While conventional wisdom says that rising interest rates are bad for stocks, it’s more accurate to say that rising rates tend to be bad for certain types of stocks. This group includes investments that excel when greed is the overriding emotion driving the market, such as highly leveraged companies with poor balance sheets. But when interest rates are rising and fear becomes the dominant emotion guiding investors, speculative stocks tend to do poorly.
Factors That Outperformed in Past Rate-Hiking Cycles
Source: Furey Research Partners, FactSet and Russell 2000. Chart depicts data from 1987 to 2018 and the quality and quality-related factor that perform well in rate hike periods. Economic predictions are based on estimates and are subject to change. Russell 2000® Index includes the 2000 firms from the Russell 3000® Index with the smallest market capitalizations. All indices are unmanaged. It is not possible to invest directly in an index. Past performance does not guarantee future results.
This begs the question: What types of stocks do relatively well in rising rate environments? As the chart above shows, stocks that exhibit “quality” factors have generally outperformed speculative fare in rate-hiking cycles over the past 35 years. For example, high quality stocks — shares of companies sporting strong balance sheets and exhibiting a high return on equity and high-quality earnings — have outperformed low quality stocks in all five Fed rate-hiking cycles since 1987, with a median outperformance of 8.41 percentage points.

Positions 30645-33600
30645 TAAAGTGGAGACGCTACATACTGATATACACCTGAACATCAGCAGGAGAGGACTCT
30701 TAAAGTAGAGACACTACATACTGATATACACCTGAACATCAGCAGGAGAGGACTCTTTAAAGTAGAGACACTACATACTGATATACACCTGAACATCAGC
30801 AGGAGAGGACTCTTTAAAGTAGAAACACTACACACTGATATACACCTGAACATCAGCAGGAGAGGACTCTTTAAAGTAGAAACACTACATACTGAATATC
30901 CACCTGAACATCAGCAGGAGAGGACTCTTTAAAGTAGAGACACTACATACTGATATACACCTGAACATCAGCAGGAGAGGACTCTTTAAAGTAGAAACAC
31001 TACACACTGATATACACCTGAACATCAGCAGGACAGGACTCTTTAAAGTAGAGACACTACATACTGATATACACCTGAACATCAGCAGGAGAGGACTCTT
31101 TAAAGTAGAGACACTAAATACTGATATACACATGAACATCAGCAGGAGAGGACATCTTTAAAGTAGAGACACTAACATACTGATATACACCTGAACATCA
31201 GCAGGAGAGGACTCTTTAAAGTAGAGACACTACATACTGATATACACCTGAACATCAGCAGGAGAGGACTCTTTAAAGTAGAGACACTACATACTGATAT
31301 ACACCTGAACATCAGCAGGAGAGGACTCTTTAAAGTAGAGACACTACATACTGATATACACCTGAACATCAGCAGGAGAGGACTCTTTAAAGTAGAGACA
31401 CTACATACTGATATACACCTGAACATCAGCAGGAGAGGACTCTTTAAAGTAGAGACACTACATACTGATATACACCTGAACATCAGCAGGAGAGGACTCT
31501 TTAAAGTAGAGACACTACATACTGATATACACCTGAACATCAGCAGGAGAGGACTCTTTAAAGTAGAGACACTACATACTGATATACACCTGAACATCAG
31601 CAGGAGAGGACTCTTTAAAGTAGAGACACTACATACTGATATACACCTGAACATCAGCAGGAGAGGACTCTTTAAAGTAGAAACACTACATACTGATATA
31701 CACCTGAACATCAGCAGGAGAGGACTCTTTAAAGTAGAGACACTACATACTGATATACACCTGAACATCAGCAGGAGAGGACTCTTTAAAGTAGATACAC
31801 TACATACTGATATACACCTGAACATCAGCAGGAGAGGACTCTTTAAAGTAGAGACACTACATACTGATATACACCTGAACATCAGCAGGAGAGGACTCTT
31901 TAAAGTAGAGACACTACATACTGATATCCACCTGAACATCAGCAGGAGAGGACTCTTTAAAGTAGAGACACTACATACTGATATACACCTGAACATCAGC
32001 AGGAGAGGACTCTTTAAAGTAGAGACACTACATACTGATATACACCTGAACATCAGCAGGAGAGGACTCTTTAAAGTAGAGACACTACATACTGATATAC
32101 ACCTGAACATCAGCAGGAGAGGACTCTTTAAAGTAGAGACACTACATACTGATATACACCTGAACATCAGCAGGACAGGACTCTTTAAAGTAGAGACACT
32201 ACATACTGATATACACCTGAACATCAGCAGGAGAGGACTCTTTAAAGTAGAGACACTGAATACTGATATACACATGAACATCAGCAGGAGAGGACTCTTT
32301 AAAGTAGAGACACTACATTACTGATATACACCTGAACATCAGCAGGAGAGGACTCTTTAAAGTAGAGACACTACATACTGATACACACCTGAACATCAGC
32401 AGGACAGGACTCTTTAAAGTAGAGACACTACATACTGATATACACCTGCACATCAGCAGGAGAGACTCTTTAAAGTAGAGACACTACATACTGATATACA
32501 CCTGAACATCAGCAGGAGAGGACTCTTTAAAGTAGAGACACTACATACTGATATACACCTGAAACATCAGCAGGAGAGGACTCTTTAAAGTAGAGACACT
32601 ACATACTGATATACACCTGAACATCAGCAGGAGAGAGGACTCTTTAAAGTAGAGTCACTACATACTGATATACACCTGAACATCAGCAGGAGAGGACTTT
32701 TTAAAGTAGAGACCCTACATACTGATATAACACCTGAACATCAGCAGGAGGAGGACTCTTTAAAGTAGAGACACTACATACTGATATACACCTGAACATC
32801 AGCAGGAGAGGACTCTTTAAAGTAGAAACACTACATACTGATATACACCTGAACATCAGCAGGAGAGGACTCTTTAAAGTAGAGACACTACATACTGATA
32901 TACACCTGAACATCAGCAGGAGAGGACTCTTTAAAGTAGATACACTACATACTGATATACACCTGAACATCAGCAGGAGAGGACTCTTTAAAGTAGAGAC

Similarly, shares of companies with low leverage have significantly outpaced highly levered companies during rate-hiking cycles, when the markets tend to be in “risk-off” mode. This would seem to make sense, as high-quality stocks and companies that rely on less debt are close cousins. Both seem to exhibit strong potential margins of safety.
At Heartland, we favor low-leverage stocks within the small-cap space regardless of the interest rate environment, as one of our core tenants is to avoid combining operational risks with financial risks whenever possible. Of course, you can’t avoid operational risk altogether when investing in stocks — small or large. But you can reduce financial risks by focusing on high quality companies with low debt levels. The good news is that both of those factors have historically performed well, on a relative basis, when the Fed lifts short-term rates to cool the economy and inflation, as it is doing now.